And even if the teachers were willing to take huge pay cuts to placate Kempa, the current board majority already has plans to build a multi-million dollar aquatic center at Hinsdale Central with any money they might accumulate. Does that make the board greedy in Kempa’s book, since it would be placing new facilities ahead of taxpayer savings? My guess is he wouldn’t have any problem with this since District #86 has a long history of major building additions and renovations over the past thirty years to the tune of tens of millions of dollars. And not once during that time did any school board put these proposed cost increases before the public through a referendum (as the spirit of current law intends). Yet, the board has now voted to conduct an advisory referendum on whether or not teachers are entitled to end-of-career salary raises which increase their retirement incomes.
Now known as “pension spiking,” these provide for salary increases in teachers’ final four years at 6% annually, instead of the normal salary increases all teachers receive. So if the negotiated salary for one year were 2% more than the previous year, “spiking” teachers would get an additional 4% for a total of 6%. Ten years ago, however, these spikes were known by the much friendlier-sounding “bumps,” even though they were generally 10% increases on up. Ironically, one of Kempa’s new heroes, Rick Skoda, got four years of 20% pension spikes from 2004-2008, increasing his salary from $88,000 to almost $170,000. But none of the “greedy teacher” protesters ever mentions that since Skoda is leading the way in trying to lower teacher salaries, although I do wonder how Kempa feels about his champion being one of biggest spikers ever.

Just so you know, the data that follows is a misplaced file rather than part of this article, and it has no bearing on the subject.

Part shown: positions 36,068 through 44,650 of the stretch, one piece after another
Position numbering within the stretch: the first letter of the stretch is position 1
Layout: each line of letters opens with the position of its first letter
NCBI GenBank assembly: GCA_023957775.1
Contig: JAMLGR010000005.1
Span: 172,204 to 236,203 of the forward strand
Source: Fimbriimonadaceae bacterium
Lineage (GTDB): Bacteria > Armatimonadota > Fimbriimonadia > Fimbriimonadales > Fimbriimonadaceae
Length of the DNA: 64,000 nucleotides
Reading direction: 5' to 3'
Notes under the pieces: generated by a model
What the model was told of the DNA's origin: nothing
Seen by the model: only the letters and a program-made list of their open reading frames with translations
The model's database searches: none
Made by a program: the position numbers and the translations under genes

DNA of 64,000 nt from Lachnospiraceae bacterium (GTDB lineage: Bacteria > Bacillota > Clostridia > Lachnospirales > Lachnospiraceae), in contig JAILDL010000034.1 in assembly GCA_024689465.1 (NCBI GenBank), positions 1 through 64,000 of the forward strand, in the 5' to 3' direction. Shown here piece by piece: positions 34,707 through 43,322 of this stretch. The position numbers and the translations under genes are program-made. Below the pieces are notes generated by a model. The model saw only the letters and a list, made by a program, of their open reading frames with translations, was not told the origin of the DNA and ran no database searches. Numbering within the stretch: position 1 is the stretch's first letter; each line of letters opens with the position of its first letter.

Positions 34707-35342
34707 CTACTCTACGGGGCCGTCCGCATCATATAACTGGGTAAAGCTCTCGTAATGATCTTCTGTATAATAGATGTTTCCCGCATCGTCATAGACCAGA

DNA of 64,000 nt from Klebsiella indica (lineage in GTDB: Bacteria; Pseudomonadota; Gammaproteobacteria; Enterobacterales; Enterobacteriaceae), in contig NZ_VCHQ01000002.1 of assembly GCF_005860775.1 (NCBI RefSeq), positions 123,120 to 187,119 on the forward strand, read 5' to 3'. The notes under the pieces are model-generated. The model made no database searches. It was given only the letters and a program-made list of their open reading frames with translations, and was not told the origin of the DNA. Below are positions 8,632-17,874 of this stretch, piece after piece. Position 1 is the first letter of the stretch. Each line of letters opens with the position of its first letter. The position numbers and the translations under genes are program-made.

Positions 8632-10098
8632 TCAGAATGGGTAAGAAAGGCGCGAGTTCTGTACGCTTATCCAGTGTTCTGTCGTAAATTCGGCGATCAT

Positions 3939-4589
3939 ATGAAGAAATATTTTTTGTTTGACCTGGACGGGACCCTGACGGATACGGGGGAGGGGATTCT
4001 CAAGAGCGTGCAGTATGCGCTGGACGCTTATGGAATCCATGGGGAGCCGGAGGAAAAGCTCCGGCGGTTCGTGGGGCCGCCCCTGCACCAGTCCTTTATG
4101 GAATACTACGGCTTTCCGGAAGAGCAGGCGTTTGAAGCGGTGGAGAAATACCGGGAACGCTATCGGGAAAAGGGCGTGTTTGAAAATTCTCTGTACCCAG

Then too there is the amazingly healthy financial condition of the district. Even before a single tax dollar for the new school year had been collected, District #86 was sitting on a reserve (savings) account with over $22,000,000 in it. Is it greedy for the district to continue to amass large amounts of cash? Again, the teacher critics are silent on this issue. It seems as if the only ones who come in for the harsh judgment of greed based on wanting more money are the ones who are the heart and soul of the school system—the teachers.
It’s time for those who benefit from the quality job the teachers of District #86 to reject the negativism coming from those who care only about lowering their tax bills on the backs of hard-working public servants. A teacher’s earning over $100,000 seems to make normally rational people lose control and lash out at highly educated, experienced, dedicated people who accept responsibility for educating the most important resource any community has—its children. Should taxpayers be willing to pay their teachers a reasonable, middle-class wage, or do they want to risk losing the superior education District #86 teachers have traditionally provided so Roger Kempa can save a few dollars on his property tax bill? The answer seems obvious to me, but perhaps we need an advisory referendum to be certain. Teachers do not deserve the “greedy” tag; especially coming from people for whom that label is a much better fit.